Administrative expenses were well controlled and underlying net interest expense (excluding fair value movements on interest rate derivatives and capitalised interest in respect of the HQ development loan) benefited from lower average borrowing in the period.

Recurring earnings were well ahead of H121 and slightly below H221. Adjusted PBT was £4.0m and adjusted EPS of 8.7p covered DPS declared in the period by 1.39x. DPS was also fully covered by cash and the Q222 DPS was increased to 3.25p from 3.0p in Q122.

IFRS earnings and net asset value benefited from net unrealised revaluation gains on investment properties of £1.3m, a like-for-like increase of 0.5%, net realised gains on non-core asset disposals of £0.4m and gross profits on the sale of trading properties (the HQ residential apartments) completed in the period.

IFRS earnings also included a modest impact from a mark-to-market loss on interest rate derivatives, a realised loss versus book value on the sale of the Circle Property investment and debt termination costs. The sale of the Circle stake for £3.2m locked in an 8.6% total return.

EPRA net tangible assets (NTA) per share increased 3.4% to 362p from 350p at end-FY21. Including DPS paid, the accounting total return in the six-month period was 5.2%.

Liquidity remained good with £18.7m of cash and immediately available borrowing facilities, while the £26.5m Barclays development facility (HQ financing) was reduced to £4.6m at period end (and £1.6m at the date of reporting) and will be repaid in full by the end of November. Future sales proceeds will then be available for reinvestment.

Hudson Quarter update

The flagship HQ development in York2 was completed on budget on 20 April 2021. In this report, we refer to the total development as HQ, although PCA has branded the residential development as Hudson Quarter and the office assets as HQ. HQ is a large project for PCA (the gross development value represents c two-thirds of market capitalisation) and completion has provided the potential to crystalise sales profits on the residential apartments, recognise development gains on the commercial space and earn recurring income as it is let, while significantly de-risking the portfolio. Including sales to date, our forecasts include c £10m of total development/trading gains from HQ (c £7.4m trading profit from the residential sales and the balance from revaluation of the office assets) by the end of FY23, c 20p per share. We expect the commercial space to add c £0.9m to rental income on an annualised basis, in line with ERV, once fully let.

  HQ occupies a two-acre site in York, within the city walls and just a minute’s walk from York railway station, which is 105 minutes (non-stop) by rail from London. The scheme comprises three residential buildings and a commercial building. The 127 flats (c 95,000 sq ft of living space) are being sold and the commercial element, comprising 39,500 sq ft of grade A offices, will be retained for income.

The pace of residential sales has accelerated as lockdown restrictions have eased and at the time of reporting, sales had completed or exchanged on 64 of the 127 apartments for a total value of £21m. A further eight apartments were under offer with a value of £3m. Aggregate gross sales are expected to be c £52m and PCA is confident that this will be achieved by end-FY23 at the latest. With the Barclays development facility effectively repaid, the net (of sales costs) proceeds from the remaining £28m of expected sales will be fully available for redeployment into income-generating assets.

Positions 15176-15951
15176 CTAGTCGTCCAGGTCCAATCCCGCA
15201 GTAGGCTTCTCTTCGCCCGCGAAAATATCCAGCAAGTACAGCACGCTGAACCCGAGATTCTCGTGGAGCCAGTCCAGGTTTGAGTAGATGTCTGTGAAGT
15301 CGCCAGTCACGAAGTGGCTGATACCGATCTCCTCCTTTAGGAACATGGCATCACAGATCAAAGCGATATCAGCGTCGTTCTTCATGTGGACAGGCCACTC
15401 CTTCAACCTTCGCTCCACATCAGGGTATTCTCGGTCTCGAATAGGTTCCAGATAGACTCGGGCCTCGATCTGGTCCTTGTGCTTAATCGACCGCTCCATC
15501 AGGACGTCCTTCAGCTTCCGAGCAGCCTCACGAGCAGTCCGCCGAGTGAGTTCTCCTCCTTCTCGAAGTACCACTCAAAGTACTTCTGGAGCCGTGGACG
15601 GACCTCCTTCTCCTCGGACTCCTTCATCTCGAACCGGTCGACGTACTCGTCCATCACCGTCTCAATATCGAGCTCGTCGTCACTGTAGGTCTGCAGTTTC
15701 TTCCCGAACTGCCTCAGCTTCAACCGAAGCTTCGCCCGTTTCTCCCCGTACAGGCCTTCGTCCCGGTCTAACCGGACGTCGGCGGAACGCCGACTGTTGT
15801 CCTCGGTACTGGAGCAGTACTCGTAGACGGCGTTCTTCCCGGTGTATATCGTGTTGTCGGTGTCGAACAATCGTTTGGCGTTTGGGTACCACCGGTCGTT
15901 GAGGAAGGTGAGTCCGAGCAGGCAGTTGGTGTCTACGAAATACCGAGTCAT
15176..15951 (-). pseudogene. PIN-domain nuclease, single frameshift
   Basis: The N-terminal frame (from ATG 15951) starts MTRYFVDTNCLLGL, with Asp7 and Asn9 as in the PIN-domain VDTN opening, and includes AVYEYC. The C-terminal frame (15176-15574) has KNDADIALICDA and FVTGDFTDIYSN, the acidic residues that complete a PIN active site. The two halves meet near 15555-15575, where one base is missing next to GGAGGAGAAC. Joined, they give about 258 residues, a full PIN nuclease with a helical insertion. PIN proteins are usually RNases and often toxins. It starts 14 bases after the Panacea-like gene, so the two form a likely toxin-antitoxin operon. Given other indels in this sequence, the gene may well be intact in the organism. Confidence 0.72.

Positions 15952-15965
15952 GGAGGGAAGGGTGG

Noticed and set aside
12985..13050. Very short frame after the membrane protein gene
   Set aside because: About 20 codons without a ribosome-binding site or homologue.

For the commercial space, although the pandemic slowed pre-letting activity, this too is picking up. Initially, 4,700 sq ft of office space, on the ground floor of one of the residential buildings, was pre-let to Knights, a quoted law firm, at a record rent for York of £25 per sq ft. Of the remaining 35,000 sq ft of standalone office space, 11,280 sq ft is under offer and PCA hopes the lease will be signed early in December. The letting of a further 3,500 sq ft has just been agreed and management hopes to have completed the letting of half the office space by end-FY22.

Strategy and portfolio

Total return strategy

PCA is an internally managed UK REIT, listed on the Main Market of the London Stock Exchange (LSE). It focuses on commercial property in major cities and university towns in the UK, outside London, and at 30 September 2021 had a property portfolio externally valued at £262m. It has an entrepreneurial approach to investment and operates a total return model, with a proven track record of acquiring properties where it can extract value by enhancing sustainable recurring income and generating capital growth through refurbishment and development opportunities. This strategy is aimed at providing both attractive income returns and exposure to capital growth from the repositioning of value-add properties. PCA is currently focused on regional office and industrial assets, where it has identified the most attractive opportunities, although the investment strategy is sector-agnostic. Over a longer time frame, we would expect the portfolio to adapt to shifting market conditions. The existing portfolio contains strong reversionary potential and offers significant refurbishment and development opportunities. We expect the now completed Hudson Quarter development in York to contribute materially to income and income capital growth.